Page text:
CROWNPOINT, N.M. – Three men have been charged with two counts of first-degree murder following a shooting and robbery spree that left two people dead along Interstate 40 east of Albuquerque July 23.
Merle Ramone, 27, Deon Secatero, 18, and Lyle Apachito, 18, all Navajos from To’hajiilee (formerly known as Ca?oncito), are being held in Bernalillo County. Ramone was held without bond in the county detention center. Secatero’s bond was set at $275,000 and Apachito’s at $175,000.
State police spokesman Lt. Pete Kassetas told reporters the killings came during planned robberies that escalated, adding that the men wanted money to go to Albuquerque, but didn’t know why they wanted to go.
An arrest warrant affidavit filed July 24 showed Ramone allegedly told his aunt “he had done something crazy.” It said Ramone told state police investigators he was upset about the loss of his job and the fact his truck was going to be repossessed.
Police reported an initial robbery failed when a man resembling Ramone’s description attempted to rob a man sitting with his son in a car along a rural road. The man was able to push the rifle out of his face and escape.
The lethal crime spree allegedly started with a failed attempt to rob the To’hajiilee Food store and continued as the suspects went to three gas stations along I-40 demanding fuel and money. Shots were fired at To’hajilee, but no one was hit.
After confrontations at two of their three stops, two store clerks lay dead. Local newspaper accounts had reported that a third victim was shot and wounded during a fourth robbery, but Police Sergeant Ed Marble of the Crownpoint Police Department said he was aware of two only victims, both of whom were pronounced dead at the scene.
The police affidavit reports that Ramone and Secatero then entered The Bowlin’s Trading Post east of Albuquerque at about 3:30 p.m. July 23. Secatero gave clerk Sharon Platero money and asked for the gasoline pumps to be turned on. He left and went into the restroom. Ramone came into the store with a rifle and demanded gas. Platero told Ramone the pump was turned on and escaped to an office.
The affidavit says she heard Ramone demand money from her co-worker, Linda Chavez, 54, who told him, “I’ll give you anything you want.” Platero heard gunshots and when she left the office she found Chavez dead.
The trio allegedly then went to the Laguna Travel center where a man matching Ramone’s description demanded money and gasoline from clerk Athena Cheromiah. His demands drew the attention of store manager Allen McDonald, 56, who refused to give the man either gas or money. he affidavit states the man then shot him, walked around the counter and shot McDonald again.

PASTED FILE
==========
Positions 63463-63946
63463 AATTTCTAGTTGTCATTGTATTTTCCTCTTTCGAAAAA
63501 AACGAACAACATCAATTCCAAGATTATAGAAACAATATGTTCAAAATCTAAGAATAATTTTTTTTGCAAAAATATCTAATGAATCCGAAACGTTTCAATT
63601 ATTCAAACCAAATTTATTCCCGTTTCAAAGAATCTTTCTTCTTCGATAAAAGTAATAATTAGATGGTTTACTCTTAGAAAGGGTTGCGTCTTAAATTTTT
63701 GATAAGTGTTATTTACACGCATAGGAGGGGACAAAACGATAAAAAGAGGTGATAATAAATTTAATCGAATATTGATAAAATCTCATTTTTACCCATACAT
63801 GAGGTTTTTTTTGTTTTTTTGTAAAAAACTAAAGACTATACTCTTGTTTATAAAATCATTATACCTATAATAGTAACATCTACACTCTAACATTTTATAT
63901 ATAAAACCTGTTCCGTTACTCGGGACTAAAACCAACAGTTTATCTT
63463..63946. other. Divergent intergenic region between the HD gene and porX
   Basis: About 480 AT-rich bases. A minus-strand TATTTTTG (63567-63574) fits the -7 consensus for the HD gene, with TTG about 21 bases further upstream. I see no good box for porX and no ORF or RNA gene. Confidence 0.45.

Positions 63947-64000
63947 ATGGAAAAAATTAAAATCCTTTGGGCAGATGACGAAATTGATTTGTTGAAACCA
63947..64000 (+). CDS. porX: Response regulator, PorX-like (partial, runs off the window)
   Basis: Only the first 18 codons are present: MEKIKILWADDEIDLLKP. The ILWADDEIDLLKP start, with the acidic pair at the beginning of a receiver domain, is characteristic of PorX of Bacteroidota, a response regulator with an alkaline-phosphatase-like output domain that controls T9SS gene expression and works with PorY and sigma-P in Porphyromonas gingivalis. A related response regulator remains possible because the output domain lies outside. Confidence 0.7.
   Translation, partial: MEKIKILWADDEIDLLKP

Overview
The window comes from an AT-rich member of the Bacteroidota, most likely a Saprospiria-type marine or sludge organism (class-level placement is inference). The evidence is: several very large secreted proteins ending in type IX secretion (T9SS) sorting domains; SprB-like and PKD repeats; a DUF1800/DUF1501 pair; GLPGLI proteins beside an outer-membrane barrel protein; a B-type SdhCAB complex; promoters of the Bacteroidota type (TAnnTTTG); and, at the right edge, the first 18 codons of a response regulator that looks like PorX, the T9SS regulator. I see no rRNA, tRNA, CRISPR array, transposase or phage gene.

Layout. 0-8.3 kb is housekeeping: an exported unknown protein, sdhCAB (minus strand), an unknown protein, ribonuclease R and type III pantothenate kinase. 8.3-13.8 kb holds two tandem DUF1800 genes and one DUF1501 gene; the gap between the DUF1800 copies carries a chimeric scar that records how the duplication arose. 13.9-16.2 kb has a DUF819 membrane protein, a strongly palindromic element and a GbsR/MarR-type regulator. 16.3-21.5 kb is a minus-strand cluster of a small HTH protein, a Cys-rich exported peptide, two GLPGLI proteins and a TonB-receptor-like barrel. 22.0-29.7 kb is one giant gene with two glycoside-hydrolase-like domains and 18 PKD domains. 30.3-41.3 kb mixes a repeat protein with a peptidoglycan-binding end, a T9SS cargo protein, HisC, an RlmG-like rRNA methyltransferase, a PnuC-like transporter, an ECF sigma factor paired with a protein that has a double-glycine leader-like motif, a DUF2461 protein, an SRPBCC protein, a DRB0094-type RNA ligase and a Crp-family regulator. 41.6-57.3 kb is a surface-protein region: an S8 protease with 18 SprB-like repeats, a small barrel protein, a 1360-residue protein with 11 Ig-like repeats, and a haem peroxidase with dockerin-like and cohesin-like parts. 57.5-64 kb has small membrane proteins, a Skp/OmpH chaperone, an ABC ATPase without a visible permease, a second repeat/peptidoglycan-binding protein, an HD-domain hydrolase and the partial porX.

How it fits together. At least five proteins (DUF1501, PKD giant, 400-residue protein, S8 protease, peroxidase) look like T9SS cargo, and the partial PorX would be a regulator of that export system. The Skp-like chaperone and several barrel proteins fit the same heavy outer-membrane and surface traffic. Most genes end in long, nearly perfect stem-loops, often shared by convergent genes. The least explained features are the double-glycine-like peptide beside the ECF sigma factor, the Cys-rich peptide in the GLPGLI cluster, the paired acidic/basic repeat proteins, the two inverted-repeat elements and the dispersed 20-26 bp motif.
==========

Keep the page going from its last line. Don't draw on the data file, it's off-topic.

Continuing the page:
The three attempted to escape to the reservation some 26 miles west of Albuquerque.
Police pursued the suspect vehicle witnesses described and observed it heading west on I-40. It turned off at the To’hajilee exit, then headed north on BIA road 56. At that point helicopters joined in the pursuit and saw the pickup pull up to a house in a subdivision. They reported that at least two people got out of the truck and the driver pulled away and headed west again.
Ramone was the first to surrender to police following a high-speed chase, which included several law enforcement agencies and helicopters from U.S. Customs and local television stations. Television camera crews in the helicopter taped the pursuit. Footage showed what looked like the driver firing out of the truck’s windows as he fled from police.
The chase ended when the Ramone turned onto a dirt road and began climbing a ridge where a custom’s helicopter had landed to block the truck. The chase ended when the truck ran off the road down a steep incline. Ramone was taken to the University of New Mexico Hospital for treatment and then to the Bernalillo County Detention Center.
A house-to-house search as begun by law enforcement officials in the community of To’hajilee. A perimeter was set up by police to stop the suspects Secatero and Apachito from fleeing the area.
SWAT teams searched homes in the area late Monday night into early Tuesday, but were unable to locate the suspects. Early Tuesday morning police received a call from Apachito and Secatero saying they wanted to turn themselves in.
The pair led police to a .22 caliber rifle, believed to be the murder weapon, that had been submerged in a pond and $160 buried nearby.
Apachito and Secatero were held in the Crownpoint jail on minor tribal charges until Bernalillo County officials could extradite them. Marble confirmed that Ramone had been in some trouble with the law in the past.